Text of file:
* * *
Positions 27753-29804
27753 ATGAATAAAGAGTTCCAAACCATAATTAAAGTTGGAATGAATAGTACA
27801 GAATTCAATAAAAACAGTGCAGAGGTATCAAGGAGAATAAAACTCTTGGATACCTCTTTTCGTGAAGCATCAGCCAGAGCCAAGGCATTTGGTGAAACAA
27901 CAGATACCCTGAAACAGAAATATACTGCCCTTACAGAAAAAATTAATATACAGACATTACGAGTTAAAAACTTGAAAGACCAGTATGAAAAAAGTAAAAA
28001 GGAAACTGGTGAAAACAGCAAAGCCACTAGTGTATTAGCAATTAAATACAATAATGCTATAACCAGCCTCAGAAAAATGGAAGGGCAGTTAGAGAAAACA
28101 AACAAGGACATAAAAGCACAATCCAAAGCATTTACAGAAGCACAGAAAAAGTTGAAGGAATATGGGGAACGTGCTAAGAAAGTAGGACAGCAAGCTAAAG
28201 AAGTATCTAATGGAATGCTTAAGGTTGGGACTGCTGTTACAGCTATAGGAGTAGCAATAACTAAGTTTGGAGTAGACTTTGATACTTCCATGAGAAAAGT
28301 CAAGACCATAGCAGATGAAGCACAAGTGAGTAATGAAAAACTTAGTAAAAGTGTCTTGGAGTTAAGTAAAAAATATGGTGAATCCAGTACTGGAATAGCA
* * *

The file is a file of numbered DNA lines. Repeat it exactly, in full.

Positions 27753-29804
27753 ATGAATAAAGAGTTCCAAACCATAATTAAAGTTGGAATGAATAGTACA
27801 GAATTCAATAAAAACAGTGCAGAGGTATCAAGGAGAATAAAACTCTTGGATACCTCTTTTCGTGAAGCATCAGCCAGAGCCAAGGCATTTGGTGAAACAA
27901 CAGATACCCTGAAACAGAAATATACTGCCCTTACAGAAAAAATTAATATACAGACATTACGAGTTAAAAACTTGAAAGACCAGTATGAAAAAAGTAAAAA
28001 GGAAACTGGTGAAAACAGCAAAGCCACTAGTGTATTAGCAATTAAATACAATAATGCTATAACCAGCCTCAGAAAAATGGAAGGGCAGTTAGAGAAAACA
28101 AACAAGGACATAAAAGCACAATCCAAAGCATTTACAGAAGCACAGAAAAAGTTGAAGGAATATGGGGAACGTGCTAAGAAAGTAGGACAGCAAGCTAAAG
28201 AAGTATCTAATGGAATGCTTAAGGTTGGGACTGCTGTTACAGCTATAGGAGTAGCAATAACTAAGTTTGGAGTAGACTTTGATACTTCCATGAGAAAAGT
28301 CAAGACCATAGCAGATGAAGCACAAGTGAGTAATGAAAAACTTAGTAAAAGTGTCTTGGAGTTAAGTAAAAAATATGGTGAATCCAGTACTGGAATAGCA